Because the employee's claim for workers' compensation benefits was extinguished by his death, the widow could not be substituted as a plaintiff under Rule 25 in order to pursue any claim based on the employee's work-related injury. See generally Hardin v. Palmer Truss Co., 558 So.2d 963, 964 (Ala. Civ. App. 1990) (quoting Owens v. Ward, 49 Ala.App. at 296, 271 So.2d at 254) ("The workmen's compensation statutes do not extend to widows and dependent children a right 'to succeed to the deceased employee's cause of action for determination of benefits.'"). In that regard, workers' compensation cases differ from ordinary civil actions seeking damages for personal injuries, which do survive the death of the plaintiff and which can be continued by a personal representative of the estate of the plaintiff as a wrongful-death suit. See King v. National Spa & Pool Inst., Inc., 607 So.2d 1241 (Ala. 1992).

         When the only claim before a trial court is extinguished by the death of the plaintiff, the action abates and becomes a nullity so that no further action can be taken in the case, including the amendment of the complaint to substitute a new plaintiff and to add new claims based on the personal injuries or death of the deceased plaintiff. Elam v. Illinois Cent. Gulf R.R., 496 So.2d 740, 742 (Ala. 1986), overruled on other grounds by King v. National Spa & Pool Inst., Inc., supra. A trial court lacks jurisdiction to act on a case that has been abated by the death of one of the parties. See Ex parte Thomas, 54 So.3d 356 (Ala. 2010). A court that lacks jurisdiction has the power only to dismiss the action. Bernals, Inc. v. Kessler-Greystone, LLC, 70 So.3d 315, 319 (Ala. 2011). Any other order or judgment entered by the trial court after the action has been abated is void ab initio due to lack of subject-matter jurisdiction. Id.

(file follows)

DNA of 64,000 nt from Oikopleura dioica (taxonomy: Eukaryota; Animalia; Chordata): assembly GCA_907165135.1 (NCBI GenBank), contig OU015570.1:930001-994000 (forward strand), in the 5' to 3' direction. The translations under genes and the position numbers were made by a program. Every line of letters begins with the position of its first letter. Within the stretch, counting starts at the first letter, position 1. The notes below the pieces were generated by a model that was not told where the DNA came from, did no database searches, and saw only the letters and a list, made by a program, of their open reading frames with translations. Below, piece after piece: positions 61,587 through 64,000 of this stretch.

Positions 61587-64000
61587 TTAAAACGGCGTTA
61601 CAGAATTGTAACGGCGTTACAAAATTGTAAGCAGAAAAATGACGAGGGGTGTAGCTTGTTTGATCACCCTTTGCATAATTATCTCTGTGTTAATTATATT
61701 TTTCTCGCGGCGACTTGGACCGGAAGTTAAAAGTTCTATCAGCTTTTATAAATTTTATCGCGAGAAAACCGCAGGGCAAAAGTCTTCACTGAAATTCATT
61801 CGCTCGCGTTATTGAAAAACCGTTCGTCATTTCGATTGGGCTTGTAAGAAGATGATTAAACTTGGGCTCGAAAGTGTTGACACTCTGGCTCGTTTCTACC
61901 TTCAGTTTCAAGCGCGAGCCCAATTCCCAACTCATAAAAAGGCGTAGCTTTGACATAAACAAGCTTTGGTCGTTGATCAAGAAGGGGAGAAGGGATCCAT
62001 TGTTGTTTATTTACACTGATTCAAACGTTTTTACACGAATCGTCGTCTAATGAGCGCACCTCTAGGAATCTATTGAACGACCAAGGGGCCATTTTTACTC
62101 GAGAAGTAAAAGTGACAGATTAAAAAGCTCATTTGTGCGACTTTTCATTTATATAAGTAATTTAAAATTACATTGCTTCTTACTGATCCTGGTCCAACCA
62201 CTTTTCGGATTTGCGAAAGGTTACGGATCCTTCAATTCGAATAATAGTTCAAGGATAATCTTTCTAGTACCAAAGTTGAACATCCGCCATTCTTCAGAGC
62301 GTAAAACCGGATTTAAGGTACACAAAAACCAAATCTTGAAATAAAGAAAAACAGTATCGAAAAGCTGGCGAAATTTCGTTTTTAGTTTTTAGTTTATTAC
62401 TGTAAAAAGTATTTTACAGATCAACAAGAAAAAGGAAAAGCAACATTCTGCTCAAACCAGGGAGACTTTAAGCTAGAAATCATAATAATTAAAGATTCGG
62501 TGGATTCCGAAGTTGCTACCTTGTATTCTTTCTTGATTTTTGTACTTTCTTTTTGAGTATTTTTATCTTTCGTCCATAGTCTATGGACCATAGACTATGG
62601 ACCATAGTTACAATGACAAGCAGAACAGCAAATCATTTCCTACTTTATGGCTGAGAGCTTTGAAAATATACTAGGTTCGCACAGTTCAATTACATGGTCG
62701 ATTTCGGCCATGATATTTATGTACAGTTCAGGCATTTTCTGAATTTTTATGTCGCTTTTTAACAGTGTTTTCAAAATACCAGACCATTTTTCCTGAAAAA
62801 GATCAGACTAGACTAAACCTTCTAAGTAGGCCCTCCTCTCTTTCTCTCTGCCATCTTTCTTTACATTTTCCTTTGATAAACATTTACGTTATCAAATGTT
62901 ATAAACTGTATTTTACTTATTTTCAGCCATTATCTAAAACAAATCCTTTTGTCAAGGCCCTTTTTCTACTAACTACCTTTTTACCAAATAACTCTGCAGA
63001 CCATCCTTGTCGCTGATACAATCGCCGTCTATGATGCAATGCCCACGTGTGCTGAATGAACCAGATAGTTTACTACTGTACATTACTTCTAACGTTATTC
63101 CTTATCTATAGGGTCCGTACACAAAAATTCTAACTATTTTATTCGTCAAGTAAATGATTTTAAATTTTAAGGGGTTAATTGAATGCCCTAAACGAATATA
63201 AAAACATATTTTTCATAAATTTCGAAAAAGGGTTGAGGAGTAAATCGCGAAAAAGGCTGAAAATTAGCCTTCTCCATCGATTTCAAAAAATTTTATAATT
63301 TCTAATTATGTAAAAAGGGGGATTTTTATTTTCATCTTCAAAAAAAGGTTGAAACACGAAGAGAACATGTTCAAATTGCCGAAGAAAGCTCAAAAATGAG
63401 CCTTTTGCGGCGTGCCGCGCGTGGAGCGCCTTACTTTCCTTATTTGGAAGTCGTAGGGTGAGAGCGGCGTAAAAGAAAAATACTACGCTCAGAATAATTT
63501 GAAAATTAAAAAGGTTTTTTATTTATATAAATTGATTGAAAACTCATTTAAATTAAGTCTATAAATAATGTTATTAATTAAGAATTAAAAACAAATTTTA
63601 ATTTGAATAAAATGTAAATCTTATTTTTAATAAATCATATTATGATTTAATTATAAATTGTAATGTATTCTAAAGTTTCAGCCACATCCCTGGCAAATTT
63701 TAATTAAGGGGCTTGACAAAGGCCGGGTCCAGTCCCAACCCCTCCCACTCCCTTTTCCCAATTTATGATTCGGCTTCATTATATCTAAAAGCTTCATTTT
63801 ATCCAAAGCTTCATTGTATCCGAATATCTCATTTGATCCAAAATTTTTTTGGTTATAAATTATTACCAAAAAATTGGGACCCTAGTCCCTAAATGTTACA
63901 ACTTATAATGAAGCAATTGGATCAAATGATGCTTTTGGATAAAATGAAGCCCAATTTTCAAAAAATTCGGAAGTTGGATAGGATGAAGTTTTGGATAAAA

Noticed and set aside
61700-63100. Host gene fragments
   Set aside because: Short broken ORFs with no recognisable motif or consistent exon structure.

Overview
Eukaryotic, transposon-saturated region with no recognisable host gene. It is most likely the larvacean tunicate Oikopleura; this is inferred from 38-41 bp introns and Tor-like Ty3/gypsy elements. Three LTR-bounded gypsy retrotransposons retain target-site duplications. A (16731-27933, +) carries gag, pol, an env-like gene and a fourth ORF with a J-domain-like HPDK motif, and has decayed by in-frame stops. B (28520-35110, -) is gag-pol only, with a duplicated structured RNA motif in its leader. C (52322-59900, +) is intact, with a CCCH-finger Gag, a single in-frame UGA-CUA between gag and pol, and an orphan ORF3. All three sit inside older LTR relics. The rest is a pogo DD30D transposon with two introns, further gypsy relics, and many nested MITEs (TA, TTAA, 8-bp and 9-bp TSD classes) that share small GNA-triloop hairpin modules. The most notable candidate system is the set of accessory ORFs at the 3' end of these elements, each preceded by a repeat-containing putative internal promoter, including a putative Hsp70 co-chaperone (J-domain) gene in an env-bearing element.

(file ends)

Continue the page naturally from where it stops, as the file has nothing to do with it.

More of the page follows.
In this case, the trial court denied the motion to dismiss filed by the employer, purporting to allow the workers' compensation action to be continued in consolidation with the death-benefits action. However, the trial court lacked authority to enter its September 20, 2016, order because the workers' compensation action had abated on October 23, 2011, and could not be revived. The trial court retained jurisdiction only to rule on the motion to dismiss, which it had an imperative duty to grant.

         In its petition for a writ of mandamus, the employer reiterates its argument to the trial court:

"When [the employee] died, the trial court lost jurisdiction over the only claim pending in the action against [the employer] (count six). As a result, the only proper action that the trial court could take from that ...